White Collar Crime: Embezzlement and Price Fixing
White Collar Crime Fall 2012
November 19th 2012
This paper will discuss White Collar crime and the crime of price fixing, antitrust, and embezzlement. There are many different types of white collar crime. White Collar crime is a crime that is not too often viewed as harmful. A White Collar crime is an illegal act committed for monetary gain. The Federal Bureau of Investigation has opted to approach white-collar crime in terms of the offense. The Bureau has defined white-collar crime as “. . . those illegal acts which are characterized by deceit, concealment, or violation of trust and which are not dependent upon the application or threat of physical force or violence. Individuals and organizations commit these acts to obtain money, property, or services; to avoid the payment or loss of money or services; or to secure personal or business advantage.” (USDOJ, 1989, p. 3.)
According to the F.B.I. White Collar crime is not a victimless crime. A single scam can destroy a company, devastate families by wiping out their life savings, or cost investors billions of dollars (or even all three, as in the Enron case). Today’s fraud schemes are more sophisticated than ever. Edwin Sutherland coined the term White Collar crime. In 1939 Sutherland coined White Collar as "a crime committed by a person of respectability and high social status in the course of his occupation".
People that commit White Collar crime are ordinary people who got into financial difficulty and believe that illegal and fraudulent actions will help them out. A familiar characteristic of people who commit white collar crimes are business people. Business people can be anyone from a banker to a CEO of a company. The working class is normally the ones who commit white collar crimes. Many white collar criminals are wealthy and they still feel the need to commit fraud and criminal activities. The NIBRS data for 1997 through 1999 show white-collar crime offenders5 are, on average, in their late-twenties to early-thirties, which is only slightly older than most other offenders captured in NIBRS. The majority of white-collar crime offenders are white males, except for those who committed embezzlement. However, in comparison to offenders committing property crimes, there are a higher proportion of females committing these white-collar offenses. Pg5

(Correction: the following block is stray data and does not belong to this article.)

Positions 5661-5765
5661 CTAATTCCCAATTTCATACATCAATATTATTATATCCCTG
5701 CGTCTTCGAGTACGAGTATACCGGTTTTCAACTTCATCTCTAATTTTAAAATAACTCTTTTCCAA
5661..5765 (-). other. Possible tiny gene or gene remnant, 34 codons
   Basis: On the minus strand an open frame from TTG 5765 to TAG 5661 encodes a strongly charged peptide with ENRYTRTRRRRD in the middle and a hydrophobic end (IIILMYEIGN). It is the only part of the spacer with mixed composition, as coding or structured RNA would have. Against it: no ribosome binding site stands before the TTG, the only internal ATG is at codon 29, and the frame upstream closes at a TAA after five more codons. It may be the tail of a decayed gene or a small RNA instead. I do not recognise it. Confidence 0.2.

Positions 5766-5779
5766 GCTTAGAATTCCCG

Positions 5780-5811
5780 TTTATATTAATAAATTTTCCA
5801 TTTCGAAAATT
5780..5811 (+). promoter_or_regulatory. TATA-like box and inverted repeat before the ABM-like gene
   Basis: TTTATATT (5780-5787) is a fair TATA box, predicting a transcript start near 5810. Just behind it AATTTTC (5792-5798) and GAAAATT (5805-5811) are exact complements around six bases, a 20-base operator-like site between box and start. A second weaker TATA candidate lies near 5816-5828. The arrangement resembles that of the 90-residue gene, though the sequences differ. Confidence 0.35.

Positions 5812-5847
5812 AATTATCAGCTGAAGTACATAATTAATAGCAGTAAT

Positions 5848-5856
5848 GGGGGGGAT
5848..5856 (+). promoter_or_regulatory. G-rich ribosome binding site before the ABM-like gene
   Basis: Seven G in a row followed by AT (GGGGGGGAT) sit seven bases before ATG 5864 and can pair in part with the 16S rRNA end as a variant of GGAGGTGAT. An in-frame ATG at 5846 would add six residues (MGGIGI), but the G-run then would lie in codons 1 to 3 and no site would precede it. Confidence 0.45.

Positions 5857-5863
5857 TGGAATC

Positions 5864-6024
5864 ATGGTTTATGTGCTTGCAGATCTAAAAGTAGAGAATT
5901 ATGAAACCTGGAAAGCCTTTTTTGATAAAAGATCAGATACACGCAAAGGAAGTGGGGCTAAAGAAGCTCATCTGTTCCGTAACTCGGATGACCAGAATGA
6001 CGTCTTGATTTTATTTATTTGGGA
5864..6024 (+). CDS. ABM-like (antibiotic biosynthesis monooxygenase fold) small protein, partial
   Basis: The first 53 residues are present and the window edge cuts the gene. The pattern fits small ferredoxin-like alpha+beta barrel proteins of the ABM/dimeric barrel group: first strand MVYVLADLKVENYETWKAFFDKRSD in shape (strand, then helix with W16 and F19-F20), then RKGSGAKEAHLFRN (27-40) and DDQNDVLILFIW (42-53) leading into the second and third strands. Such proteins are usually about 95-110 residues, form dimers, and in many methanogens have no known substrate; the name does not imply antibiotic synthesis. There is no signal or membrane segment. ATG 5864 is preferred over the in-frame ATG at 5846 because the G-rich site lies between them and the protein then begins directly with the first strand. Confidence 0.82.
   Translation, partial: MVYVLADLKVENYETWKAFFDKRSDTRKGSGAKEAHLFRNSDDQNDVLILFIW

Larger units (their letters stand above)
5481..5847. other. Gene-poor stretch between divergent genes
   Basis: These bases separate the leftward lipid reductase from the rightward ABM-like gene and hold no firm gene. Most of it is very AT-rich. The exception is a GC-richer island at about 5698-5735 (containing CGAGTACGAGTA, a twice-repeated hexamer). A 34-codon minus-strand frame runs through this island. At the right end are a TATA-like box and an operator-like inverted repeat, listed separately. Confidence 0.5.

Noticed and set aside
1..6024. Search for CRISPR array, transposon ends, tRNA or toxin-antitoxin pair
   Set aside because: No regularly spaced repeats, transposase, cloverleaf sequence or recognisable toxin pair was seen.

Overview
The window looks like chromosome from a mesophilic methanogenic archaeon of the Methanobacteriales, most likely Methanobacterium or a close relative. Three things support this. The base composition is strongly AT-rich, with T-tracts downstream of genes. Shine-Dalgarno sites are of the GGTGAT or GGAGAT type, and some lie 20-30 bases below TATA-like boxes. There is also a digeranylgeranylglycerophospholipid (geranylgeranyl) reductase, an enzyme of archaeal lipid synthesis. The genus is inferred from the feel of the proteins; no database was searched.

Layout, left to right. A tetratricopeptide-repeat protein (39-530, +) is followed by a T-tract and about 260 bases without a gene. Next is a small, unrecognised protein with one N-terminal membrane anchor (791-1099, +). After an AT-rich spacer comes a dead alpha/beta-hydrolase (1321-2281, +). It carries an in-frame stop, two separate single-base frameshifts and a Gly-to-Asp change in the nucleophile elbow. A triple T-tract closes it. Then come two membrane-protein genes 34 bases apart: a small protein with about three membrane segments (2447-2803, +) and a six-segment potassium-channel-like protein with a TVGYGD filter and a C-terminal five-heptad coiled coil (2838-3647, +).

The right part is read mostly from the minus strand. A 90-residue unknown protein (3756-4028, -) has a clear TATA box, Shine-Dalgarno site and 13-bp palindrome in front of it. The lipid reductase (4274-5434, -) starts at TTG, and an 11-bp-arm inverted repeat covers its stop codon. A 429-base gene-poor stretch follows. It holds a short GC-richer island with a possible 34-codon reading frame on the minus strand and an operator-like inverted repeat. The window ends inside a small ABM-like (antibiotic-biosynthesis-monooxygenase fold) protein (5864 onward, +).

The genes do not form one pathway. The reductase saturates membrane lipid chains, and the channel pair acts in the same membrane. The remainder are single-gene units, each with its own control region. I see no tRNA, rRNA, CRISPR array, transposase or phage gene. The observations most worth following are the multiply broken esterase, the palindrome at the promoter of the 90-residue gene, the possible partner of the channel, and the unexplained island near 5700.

Price fixing can fall into the category as a White Collar crime because of it devastating effects it can have on the society as a whole. Price-fixing agreements include agreements among sellers to establish maximum or minimum prices on certain goods or services. This is a very difficult form of White Collar due to the fact that no one really knows whether the accused caused inflation, deflation, or normal pricing for the merchandise.
Price fixing requires a conspiracy between sellers or buyers. An example of this would be the LCD price fixing conspiracy. According to the F.B.I. AU Optronics Corporation—the largest Taiwanese producer and seller of LCD panels—and two of its former top executives were sentenced for their roles in this conspiracy. The company was ordered to pay a $500 million criminal fine, and the executives each received three years in federal prison. AU Optronics is the eighth company convicted as a result of a joint FBI-Department of Justice (DOJ) Antitrust Division effort to uncover this worldwide price-fixing conspiracy. Eight companies have been convicted of charges arising out of the department’s ongoing investigation and have been sentenced to pay criminal fines totaling $1.39 billion. Altogether, 22 executives have been charged.
The crime of price fixing is a very sensitive one, simply because no one really knows if the price was fixed for the greater good. Not many people view price fixing as a major crime but it is. The mere fact that companies can come together and fix a price is outrageous. Fixing a price can